# How is the noise in the forward process in Denoising Diffusion Probabilistic Models computed?

The inputs are decayed towards the origin using this formula within Denoising Diffusion Probabilistic Models (DDPMs):

$$q\left(\mathbf{x}_{1: T} \mid \mathbf{x}_0\right):=\prod_{t=1}^T q\left(\mathbf{x}_t \mid \mathbf{x}_{t-1}\right), \quad q\left(\mathbf{x}_t \mid \mathbf{x}_{t-1}\right):=\mathcal{N}\left(\mathbf{x}_t ; \sqrt{1-\beta_t} \mathbf{x}_{t-1}, \beta_t \mathbf{I}\right)$$

I however do not understand how the origin is determined. How is the noise in the forward process or diffusion process computed? In the original DDPM paper it is only stated that:

the forward process variances $$β_t$$ can be learned by reparameterization [33] or held constant as hyperparameters.

You can generate a noise $$\epsilon_t$$ by sampling a distribution (which you already explicitly stated as $$\mathcal{N}(\mathbf{x}_t; \sqrt{1-\beta_t}\mathbf{x}_{t-1}, \beta_t\mathbf{I})$$) during the sampling phase. The "origin" is the standard normal distribution $$\mathcal{N}(\mathbf{0}, \mathbf{I})$$, which is a constant instead of a variable ground truth to learn.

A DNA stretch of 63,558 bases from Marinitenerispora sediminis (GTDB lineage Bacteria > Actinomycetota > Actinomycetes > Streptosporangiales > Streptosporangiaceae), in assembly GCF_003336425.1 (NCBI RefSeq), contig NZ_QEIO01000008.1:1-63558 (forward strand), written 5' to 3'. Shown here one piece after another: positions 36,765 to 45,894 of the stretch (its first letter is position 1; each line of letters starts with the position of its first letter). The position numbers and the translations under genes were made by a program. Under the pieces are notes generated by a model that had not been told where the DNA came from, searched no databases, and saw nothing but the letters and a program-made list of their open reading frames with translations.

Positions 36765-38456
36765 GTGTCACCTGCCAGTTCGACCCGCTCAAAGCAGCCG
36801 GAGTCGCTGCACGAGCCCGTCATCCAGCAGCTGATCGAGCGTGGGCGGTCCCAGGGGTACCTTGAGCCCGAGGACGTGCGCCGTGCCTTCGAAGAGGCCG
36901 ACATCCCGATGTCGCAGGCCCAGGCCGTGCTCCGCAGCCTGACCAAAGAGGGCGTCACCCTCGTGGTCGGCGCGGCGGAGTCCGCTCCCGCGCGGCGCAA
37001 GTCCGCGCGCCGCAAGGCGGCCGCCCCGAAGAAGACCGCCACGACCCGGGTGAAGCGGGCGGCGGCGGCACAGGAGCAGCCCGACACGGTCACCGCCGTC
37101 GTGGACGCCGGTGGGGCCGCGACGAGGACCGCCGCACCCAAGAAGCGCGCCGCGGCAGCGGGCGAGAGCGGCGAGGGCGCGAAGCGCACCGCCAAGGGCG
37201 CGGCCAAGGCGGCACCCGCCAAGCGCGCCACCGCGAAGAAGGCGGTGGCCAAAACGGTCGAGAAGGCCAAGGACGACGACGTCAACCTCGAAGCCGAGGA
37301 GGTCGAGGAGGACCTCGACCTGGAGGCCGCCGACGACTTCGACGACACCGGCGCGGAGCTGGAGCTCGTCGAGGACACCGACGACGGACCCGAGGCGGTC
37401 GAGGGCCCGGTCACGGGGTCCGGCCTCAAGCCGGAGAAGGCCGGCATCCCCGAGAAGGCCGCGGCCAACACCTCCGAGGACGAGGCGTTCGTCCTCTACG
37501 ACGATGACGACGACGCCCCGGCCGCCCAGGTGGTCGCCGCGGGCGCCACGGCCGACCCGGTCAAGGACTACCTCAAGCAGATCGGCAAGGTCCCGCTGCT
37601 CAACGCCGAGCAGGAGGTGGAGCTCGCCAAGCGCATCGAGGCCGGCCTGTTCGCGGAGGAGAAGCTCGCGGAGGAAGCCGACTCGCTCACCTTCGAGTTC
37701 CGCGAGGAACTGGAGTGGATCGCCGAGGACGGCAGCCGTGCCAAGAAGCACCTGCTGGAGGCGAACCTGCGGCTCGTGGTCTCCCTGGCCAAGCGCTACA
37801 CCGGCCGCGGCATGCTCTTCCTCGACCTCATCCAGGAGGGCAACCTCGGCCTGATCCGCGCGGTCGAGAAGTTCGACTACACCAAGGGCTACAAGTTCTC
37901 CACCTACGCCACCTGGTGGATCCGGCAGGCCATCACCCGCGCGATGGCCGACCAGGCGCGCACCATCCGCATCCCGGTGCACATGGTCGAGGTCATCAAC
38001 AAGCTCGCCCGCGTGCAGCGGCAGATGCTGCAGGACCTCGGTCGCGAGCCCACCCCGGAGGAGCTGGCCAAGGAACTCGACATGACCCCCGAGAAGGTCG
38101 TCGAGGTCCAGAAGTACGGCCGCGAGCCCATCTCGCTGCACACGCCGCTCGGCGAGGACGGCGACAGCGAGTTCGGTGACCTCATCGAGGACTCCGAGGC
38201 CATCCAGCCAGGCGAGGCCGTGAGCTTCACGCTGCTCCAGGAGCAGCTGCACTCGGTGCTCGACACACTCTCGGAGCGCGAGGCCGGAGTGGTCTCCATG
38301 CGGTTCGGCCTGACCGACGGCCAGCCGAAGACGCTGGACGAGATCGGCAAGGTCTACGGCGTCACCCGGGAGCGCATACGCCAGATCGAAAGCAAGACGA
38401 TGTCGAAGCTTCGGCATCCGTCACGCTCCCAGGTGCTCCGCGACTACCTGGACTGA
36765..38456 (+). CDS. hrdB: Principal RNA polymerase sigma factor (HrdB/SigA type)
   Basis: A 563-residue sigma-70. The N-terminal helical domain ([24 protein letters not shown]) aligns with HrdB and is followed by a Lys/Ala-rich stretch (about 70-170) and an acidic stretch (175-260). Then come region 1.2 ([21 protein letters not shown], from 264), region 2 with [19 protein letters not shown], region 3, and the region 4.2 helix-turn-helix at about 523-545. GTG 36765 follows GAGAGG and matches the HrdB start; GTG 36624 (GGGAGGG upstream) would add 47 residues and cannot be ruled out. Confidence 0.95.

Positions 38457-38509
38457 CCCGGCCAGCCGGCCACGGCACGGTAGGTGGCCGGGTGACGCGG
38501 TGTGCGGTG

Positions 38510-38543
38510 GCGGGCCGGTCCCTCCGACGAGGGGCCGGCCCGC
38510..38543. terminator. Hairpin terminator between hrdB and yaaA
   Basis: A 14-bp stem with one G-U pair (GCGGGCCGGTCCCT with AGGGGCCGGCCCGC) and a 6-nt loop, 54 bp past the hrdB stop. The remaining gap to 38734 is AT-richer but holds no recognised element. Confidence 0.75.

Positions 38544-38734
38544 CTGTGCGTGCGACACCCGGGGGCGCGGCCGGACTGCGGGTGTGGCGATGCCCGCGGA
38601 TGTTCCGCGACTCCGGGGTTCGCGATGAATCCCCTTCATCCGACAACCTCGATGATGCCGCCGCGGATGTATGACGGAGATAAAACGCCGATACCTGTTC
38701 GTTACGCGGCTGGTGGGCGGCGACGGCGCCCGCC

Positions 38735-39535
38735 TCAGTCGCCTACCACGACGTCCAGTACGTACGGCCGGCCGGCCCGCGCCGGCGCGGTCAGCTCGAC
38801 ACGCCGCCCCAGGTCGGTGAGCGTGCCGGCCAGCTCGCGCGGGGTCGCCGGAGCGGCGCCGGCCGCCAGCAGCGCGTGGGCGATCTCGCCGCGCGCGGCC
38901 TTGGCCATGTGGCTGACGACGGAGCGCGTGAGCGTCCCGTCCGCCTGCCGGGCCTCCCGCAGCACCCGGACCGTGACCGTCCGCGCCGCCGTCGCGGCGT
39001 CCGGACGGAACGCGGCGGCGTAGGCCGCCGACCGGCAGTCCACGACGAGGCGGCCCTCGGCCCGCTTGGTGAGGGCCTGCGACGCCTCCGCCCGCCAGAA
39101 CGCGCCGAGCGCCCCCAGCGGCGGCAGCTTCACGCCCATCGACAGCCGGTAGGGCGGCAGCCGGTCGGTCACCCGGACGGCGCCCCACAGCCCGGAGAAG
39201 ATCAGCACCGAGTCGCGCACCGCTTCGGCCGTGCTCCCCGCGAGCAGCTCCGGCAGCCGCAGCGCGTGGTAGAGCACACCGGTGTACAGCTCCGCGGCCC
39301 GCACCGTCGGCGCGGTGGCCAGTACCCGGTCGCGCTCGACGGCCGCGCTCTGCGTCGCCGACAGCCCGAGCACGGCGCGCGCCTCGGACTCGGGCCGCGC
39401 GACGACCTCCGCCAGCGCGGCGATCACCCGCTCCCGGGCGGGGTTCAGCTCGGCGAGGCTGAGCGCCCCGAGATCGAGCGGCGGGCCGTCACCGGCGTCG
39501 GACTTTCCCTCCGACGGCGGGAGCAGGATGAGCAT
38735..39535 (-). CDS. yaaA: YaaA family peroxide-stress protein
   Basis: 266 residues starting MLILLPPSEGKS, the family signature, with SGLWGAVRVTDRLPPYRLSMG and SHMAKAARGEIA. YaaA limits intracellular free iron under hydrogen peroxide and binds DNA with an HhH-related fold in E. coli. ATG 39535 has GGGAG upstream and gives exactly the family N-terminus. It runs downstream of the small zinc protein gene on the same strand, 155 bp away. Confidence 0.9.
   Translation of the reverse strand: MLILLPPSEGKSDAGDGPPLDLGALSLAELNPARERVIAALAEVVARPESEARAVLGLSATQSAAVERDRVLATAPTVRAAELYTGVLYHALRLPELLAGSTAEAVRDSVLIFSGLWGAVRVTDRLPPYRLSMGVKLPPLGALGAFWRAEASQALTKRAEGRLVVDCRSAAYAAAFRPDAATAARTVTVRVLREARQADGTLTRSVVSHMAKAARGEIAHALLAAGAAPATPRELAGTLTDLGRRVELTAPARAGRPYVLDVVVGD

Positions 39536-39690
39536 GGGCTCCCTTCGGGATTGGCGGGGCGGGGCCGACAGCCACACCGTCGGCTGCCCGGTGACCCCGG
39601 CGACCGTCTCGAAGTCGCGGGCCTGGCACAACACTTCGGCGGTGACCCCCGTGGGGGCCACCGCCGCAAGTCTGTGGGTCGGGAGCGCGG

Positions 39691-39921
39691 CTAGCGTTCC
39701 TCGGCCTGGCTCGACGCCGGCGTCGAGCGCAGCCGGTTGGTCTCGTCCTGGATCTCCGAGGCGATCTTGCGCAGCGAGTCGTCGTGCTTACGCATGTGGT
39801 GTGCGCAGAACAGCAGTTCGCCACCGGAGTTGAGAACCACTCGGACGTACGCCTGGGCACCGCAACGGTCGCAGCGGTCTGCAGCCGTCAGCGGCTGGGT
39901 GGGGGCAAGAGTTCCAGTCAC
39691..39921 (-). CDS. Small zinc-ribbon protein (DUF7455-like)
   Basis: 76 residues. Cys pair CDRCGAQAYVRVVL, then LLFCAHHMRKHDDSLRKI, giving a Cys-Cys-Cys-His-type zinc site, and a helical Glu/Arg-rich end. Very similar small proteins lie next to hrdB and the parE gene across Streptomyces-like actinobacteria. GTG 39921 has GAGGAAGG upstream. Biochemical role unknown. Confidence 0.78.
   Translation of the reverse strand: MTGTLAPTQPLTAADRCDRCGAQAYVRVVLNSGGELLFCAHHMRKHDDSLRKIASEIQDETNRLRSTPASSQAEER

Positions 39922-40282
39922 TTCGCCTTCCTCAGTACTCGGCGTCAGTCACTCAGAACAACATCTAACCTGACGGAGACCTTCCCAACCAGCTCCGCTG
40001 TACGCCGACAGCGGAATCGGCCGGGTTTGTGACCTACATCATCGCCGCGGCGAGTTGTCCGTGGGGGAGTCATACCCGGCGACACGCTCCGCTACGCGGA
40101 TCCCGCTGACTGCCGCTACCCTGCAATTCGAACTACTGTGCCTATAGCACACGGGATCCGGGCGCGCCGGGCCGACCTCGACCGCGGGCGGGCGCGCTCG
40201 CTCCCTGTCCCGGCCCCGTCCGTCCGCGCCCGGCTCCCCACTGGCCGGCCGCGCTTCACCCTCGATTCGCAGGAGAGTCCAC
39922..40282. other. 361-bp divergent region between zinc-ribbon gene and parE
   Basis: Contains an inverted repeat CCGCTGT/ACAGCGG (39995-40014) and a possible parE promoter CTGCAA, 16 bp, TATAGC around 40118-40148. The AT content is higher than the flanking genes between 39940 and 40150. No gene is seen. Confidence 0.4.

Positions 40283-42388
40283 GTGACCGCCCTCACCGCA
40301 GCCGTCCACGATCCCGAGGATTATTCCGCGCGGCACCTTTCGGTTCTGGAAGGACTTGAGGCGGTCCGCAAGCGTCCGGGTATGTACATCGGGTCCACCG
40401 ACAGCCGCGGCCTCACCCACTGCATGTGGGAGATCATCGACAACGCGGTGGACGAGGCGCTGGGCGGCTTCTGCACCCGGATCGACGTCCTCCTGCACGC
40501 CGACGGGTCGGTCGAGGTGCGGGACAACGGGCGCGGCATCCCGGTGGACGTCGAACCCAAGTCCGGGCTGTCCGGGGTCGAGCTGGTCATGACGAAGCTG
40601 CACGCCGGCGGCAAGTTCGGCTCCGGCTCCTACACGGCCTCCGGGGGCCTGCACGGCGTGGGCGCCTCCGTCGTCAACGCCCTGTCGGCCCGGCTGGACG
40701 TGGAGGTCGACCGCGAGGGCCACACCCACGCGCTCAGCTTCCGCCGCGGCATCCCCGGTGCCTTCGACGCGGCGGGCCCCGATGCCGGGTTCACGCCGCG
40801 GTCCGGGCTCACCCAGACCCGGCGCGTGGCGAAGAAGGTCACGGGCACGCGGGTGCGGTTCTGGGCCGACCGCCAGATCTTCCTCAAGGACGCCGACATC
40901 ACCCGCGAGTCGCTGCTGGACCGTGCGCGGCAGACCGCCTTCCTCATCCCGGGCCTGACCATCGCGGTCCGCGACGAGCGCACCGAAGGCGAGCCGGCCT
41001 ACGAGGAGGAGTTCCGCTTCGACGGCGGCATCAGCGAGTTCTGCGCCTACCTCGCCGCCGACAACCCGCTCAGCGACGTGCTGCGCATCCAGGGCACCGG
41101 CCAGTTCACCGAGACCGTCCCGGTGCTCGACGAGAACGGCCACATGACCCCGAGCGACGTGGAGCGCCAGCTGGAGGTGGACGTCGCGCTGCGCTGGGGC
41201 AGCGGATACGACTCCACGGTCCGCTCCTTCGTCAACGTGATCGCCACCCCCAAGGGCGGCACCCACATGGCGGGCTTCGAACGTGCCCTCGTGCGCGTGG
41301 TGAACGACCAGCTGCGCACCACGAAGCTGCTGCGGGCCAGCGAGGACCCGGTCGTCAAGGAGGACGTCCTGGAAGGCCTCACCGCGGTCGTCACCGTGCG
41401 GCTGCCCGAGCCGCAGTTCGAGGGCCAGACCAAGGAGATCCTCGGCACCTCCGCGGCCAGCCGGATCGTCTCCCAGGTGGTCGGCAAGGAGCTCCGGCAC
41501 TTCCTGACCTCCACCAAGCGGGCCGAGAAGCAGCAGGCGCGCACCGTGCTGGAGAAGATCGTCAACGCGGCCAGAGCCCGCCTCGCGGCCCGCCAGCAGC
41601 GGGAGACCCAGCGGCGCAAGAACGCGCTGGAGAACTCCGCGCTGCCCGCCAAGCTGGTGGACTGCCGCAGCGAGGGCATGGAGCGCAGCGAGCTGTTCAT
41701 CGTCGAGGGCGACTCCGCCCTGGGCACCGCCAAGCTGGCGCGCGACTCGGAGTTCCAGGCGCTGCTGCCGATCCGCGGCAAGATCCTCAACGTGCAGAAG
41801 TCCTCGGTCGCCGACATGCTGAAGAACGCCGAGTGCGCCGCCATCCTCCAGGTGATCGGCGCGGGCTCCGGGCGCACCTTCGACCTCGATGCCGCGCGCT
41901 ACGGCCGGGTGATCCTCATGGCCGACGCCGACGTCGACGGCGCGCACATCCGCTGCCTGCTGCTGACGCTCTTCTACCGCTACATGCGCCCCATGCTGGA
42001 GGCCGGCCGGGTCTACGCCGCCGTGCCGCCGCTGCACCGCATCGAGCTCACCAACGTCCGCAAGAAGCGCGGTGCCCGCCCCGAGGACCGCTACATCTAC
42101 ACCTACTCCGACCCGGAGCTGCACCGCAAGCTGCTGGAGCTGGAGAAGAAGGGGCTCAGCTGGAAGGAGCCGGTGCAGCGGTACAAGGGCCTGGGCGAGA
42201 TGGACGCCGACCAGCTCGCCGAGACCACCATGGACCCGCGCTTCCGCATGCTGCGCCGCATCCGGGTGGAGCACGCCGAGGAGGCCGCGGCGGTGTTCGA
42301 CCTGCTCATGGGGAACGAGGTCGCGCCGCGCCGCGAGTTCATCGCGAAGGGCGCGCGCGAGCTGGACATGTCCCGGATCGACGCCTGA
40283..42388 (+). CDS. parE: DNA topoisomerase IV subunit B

The variable ground truth to learn (using a U-Net) during the training phase is rather the noise $$\epsilon_t$$ added during the sampling phase. Reverse to the diffusion (sampling) process, the noise $$\epsilon_t$$, when subtracted from the noisier $$\mathbf{x}_{t}$$, can produce a less noisy $$\mathbf{x}_{t+1}$$. Therefore, given $$\mathbf{x}_{t}$$, the noise $$\epsilon_t$$ encodes certain information regarding the input data $$\mathbf{x}_{T}$$.